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Report: Human smugglers increasingly use Facebook to advertise services on the US-Mexico border

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(CNN) —  

Human smugglers are increasingly utilizing Facebook to advertise services to migrants seeking to cross the US-Mexico border, according to a report released Friday by a tech transparency group.

The influx of migrants, especially unaccompanied minors, at the US southern border has overwhelmed the government’s resources in the last month and posed a steep challenge for the Biden administration. The administration has also been up against human smugglers who in some cases have marketed their services on Facebook, a platform critics say has failed to uphold its content moderation commitments.

Of the 50 Facebook pages identified in the Tech Transparency Project report, more than half were created since mid-November and of those, a dozen popped up in the last month. Most pages used descriptors like “coyote,” a commonly used term used for human smugglers, to signal the service being offered. Pages were also sometimes categorized as “travel company” or “product/service.”

The content of each page, though, was similar: selling the journey to the United States. The names of the pages, included “Cruse Seguro,” translated to “Safe Crossing,” as well as “Viajes a Estados Unidos,” translated to “Trips to the United States,” and “Cruse a usa,” translated to “cross to USA.”

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“We prohibit content that either offers or assists with human smuggling. We have removed this content and will continue to do so. We will review this report once we see it and take action against anything that violates our policies,” a Facebook spokesperson told CNN.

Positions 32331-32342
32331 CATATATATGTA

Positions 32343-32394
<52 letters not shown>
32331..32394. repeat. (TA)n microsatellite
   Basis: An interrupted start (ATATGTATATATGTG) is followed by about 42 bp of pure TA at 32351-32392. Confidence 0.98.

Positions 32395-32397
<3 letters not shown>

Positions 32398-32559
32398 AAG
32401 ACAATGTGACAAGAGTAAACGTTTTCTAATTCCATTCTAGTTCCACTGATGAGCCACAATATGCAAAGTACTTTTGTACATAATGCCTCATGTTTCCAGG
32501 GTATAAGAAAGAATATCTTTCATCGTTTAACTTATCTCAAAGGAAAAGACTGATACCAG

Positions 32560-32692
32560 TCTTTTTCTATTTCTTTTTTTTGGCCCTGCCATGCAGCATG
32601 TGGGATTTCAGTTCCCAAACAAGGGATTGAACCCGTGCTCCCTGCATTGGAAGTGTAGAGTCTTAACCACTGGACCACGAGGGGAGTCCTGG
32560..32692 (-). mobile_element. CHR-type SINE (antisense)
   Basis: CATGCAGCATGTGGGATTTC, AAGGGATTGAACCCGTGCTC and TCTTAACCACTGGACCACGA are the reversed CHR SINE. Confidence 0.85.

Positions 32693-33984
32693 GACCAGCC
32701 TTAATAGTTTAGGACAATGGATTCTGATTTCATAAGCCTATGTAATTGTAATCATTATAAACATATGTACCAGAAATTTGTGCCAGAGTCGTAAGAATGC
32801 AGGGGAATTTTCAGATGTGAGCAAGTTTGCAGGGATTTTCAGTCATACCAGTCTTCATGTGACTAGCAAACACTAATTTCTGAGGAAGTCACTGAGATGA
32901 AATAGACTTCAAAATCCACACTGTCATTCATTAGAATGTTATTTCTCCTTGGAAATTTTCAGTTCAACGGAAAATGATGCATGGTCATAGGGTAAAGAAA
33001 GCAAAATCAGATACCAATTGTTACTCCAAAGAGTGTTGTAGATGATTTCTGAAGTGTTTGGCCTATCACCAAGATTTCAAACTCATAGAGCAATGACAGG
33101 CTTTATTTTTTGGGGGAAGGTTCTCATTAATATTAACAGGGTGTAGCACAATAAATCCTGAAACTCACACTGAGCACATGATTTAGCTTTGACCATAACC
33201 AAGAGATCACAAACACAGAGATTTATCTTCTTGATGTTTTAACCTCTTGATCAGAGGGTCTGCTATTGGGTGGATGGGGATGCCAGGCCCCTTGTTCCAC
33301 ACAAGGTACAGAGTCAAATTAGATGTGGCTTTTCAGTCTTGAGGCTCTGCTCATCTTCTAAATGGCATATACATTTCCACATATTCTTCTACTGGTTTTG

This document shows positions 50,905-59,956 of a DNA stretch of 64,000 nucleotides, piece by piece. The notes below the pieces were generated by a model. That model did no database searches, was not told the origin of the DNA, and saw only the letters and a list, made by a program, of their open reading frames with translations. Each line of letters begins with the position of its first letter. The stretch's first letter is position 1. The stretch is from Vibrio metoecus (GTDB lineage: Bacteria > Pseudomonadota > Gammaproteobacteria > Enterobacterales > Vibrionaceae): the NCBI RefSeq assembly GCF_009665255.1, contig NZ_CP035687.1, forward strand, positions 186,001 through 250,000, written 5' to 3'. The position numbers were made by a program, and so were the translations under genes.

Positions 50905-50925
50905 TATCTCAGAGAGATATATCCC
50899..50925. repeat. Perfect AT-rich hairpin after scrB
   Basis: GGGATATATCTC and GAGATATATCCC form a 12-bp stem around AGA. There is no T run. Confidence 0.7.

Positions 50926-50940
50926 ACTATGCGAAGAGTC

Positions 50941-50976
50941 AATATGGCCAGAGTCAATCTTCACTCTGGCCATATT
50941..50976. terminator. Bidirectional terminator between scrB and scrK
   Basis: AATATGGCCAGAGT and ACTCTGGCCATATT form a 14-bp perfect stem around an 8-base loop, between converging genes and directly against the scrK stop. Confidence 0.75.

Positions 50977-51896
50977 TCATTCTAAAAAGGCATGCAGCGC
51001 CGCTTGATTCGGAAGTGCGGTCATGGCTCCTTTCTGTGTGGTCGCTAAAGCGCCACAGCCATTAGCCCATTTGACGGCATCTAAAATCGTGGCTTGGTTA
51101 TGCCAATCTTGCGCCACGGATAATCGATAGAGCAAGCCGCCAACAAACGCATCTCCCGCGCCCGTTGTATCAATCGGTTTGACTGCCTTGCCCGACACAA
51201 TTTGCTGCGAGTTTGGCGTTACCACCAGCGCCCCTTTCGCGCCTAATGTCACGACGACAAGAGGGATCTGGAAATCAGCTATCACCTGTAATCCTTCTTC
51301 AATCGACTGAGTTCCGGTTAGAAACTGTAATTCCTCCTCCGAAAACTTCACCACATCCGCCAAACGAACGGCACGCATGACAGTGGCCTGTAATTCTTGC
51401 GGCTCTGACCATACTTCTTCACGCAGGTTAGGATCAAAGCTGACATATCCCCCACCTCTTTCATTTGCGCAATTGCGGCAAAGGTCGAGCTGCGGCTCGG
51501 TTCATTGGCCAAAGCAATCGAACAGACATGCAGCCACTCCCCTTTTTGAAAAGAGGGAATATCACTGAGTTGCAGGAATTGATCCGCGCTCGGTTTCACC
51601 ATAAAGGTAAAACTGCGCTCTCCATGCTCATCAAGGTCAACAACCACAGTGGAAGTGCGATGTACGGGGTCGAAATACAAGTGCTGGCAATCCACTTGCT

Facebook’s algorithm may be exacerbating the issue by showing similar pages to users, the group says. “In the related pages, at least a third of the pages we identified, Facebook was serving up to us in the related pages, especially ones on travel. Facebook would recommend other travel pages, but they were smuggling pages,” said Katie Paul, director of the nonprofit Tech Transparency Project. “The algorithm is really creating this amplification.”

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A smuggling incident along the US southern border recently garnered national headlines, when Border Patrol released video of two young Ecuadorian sisters being dropped over a 14-foot-tall border fence in the desert.

“The inhumane way smugglers abuse children while profiting off parents’ desperation is criminal and morally reprehensible,” Homeland Security Secretary Alejandro Mayorkas said. “Just this month, a young girl died by drowning, a six-month-old was thrown into the river, and two young children were dropped from a wall and left in the desert alone.”

US Customs and Border Protection apprehended more than 172,000 people attempting to cross the US-Mexico border in March, a 71% increase from February. And migrants, fleeing deteriorating conditions in Latin America, are still relying on smugglers.

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The Tech Transparency Project used searches, like “viajar a estados unidos” (travel to the US) and “cruzando a estados Unidos” (“cross to the United States”) to identify Facebook pages advertising services to illegally cross the US-Mexico border.

“We used the platform the same way anyone looking for such services would do,” Paul said.

Posts range from videos, allegedly of migrants crossing the border, to travel arrangements and questions from Facebook users about who the US is expelling and who may be allowed to stay.

“Some of these Facebook pages offer detailed descriptions of the travel arrangements they offer as well as the cost of passage for a single person, typically in the thousands of dollars. Others simply post cryptic images of buses with American flag emojis indicating the United States as the final destination and wait for users to express interest,” the report found.

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The Facebook spokesperson said they have seen instances of the State Department using its platform to share factual information with people considering making the journey to the US.

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Human smugglers around the world have taken advantage of social media before to advertise their services, Paul said, casting a wider net of who they can reach.